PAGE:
Accepting the landscape and architectural plans for the proposed Champion Apartments has been put off until August.

After a heated discussion on the nature of the development, Plain City Planning and Zoning Committee members decided to table accepting the design plans Wednesday evening.

The decision was made to give residents the opportunity to speak directly with Champion representatives regarding their concerns.

“If the residents can have a conversation with Champion and detail some of those issues, we can come back and make the recommendation based on that,” zoning board member and councilman, Darren Lee said. If a compromise can be made between the two parties, their recommendation for acceptance would go to village council.

The planned apartment complex would go in the lot directly west of the Shell gas station along Perry Pike.

Aside from not wanting the apartments to go in at all, chief concern from residents included the buffering zones around the complex and a possible increase in traffic.

Champion designers plan to line the property with spruce and pine trees on the northern, western and southern borders.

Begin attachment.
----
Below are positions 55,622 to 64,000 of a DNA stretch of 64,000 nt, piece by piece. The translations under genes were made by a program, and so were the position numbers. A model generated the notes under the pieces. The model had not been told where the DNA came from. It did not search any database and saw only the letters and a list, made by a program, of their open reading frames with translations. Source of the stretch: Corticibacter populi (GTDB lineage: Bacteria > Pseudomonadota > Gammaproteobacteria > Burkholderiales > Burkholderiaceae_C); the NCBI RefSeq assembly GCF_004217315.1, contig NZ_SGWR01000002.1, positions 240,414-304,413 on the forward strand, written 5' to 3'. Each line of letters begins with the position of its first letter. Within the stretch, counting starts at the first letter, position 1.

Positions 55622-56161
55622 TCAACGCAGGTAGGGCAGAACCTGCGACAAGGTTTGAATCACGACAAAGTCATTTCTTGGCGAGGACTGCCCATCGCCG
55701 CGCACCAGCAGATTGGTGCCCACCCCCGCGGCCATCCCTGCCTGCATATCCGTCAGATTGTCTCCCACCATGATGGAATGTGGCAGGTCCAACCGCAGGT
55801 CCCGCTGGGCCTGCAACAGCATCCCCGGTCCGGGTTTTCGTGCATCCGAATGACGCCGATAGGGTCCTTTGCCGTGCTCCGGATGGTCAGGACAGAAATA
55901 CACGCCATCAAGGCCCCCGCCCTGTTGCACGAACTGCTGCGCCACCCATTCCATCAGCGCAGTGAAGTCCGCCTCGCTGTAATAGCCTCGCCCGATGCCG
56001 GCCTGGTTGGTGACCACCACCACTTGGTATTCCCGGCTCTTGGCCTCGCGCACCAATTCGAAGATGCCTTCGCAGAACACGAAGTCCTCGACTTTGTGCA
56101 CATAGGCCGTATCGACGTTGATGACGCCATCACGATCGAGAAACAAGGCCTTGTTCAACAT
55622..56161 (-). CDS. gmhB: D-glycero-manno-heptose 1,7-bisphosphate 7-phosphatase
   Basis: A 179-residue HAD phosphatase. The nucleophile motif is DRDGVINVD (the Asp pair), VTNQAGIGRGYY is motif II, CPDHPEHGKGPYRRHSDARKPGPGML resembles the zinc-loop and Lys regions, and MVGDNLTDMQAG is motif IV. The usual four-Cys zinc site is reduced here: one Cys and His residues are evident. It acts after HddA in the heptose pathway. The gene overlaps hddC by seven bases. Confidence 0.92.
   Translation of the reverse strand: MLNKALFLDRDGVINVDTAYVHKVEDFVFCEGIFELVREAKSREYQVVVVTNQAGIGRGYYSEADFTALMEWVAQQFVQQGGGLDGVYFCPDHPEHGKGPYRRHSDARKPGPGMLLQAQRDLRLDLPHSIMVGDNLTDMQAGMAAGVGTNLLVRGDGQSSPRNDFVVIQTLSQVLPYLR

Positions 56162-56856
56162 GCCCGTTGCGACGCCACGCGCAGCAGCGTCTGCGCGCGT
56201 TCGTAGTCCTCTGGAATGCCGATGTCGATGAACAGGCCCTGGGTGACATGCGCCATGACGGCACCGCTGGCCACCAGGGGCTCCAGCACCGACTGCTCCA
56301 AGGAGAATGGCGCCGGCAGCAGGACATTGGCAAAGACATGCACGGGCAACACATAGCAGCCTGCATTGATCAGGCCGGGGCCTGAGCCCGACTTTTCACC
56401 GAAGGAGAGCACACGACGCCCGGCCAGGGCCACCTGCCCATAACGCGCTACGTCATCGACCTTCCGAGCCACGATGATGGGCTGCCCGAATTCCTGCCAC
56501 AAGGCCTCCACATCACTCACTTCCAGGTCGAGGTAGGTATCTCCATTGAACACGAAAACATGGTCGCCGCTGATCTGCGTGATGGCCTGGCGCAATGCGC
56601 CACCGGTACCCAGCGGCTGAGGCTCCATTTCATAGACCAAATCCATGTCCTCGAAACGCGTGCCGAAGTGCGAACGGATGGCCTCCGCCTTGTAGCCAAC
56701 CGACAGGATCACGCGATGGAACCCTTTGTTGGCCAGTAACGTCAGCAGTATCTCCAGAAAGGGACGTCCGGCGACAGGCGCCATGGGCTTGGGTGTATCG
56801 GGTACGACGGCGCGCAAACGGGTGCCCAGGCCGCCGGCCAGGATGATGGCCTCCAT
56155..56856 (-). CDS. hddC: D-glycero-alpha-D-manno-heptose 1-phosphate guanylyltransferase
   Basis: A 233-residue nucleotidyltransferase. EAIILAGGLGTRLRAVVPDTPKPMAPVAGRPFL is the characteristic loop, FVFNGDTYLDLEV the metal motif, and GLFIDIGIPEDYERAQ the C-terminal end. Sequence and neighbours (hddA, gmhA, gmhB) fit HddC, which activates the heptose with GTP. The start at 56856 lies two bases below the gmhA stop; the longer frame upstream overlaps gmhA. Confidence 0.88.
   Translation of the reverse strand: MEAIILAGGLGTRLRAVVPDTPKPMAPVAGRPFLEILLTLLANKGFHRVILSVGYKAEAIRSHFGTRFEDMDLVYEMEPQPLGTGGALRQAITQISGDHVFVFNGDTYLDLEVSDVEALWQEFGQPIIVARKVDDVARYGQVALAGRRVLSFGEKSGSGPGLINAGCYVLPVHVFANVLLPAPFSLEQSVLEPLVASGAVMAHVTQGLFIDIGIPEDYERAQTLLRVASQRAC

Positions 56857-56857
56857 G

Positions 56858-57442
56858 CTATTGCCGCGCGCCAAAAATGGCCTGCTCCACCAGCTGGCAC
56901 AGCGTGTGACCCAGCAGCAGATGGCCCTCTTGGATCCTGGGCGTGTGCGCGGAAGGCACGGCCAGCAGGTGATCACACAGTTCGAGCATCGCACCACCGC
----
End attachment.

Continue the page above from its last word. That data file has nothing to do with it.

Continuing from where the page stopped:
“If you only put in 6-foot trees, that’s barely taller than a person,” said village resident Robert Timmons. “I can still see over-top of that.” Timmons lives west of the development site off Perry Pike and said the front of his house would face the complex. He also expressed concerns that the traffic study done on the intersection of Perry Pike and U.S. 42 didn’t take into account how busy the area near Der Dutchman can be.

“That study was done and missed one of the busiest weekends the Dutchman has had,” Timmons said. Representatives from Champion, including those involved in the traffic study, said the formulas used to calculate the rate of traffic followed ODOT standards and took into account an increase in traffic over the next 10 years.

“These are going to be homes. If a business went in there, a store or a restaurant, that would be even more traffic,” said Mayor Darrin Lane. “At least with apartments, there wouldn’t be the constant flow from a business.”

Chavvah Laudon, a resident who also lives on Perry Pike, said she would prefer the apartments not go in at all.

“I live on Perry Pike so, of course, I don’t want the apartments there,” Laudon said. “But I also talked to a lot of other people to see how they felt about it and they’re shocked. Some don’t want them either.”

Mayor Lane said that the village has to take into consideration what’s best for all residents and the decision is made on that basis.

“I hear people that don’t want them but in equal measure, I hear from the same amount of people that do,” Lane said. “Ultimately, the decision is what is best thing to do to help our town and that’s what we plan to do.”

The issues will be addressed and voted on by board members in August. Planning and Zoning meetings are on the first and third Wednesday of the month at 6:30 p.m. They are open to the public.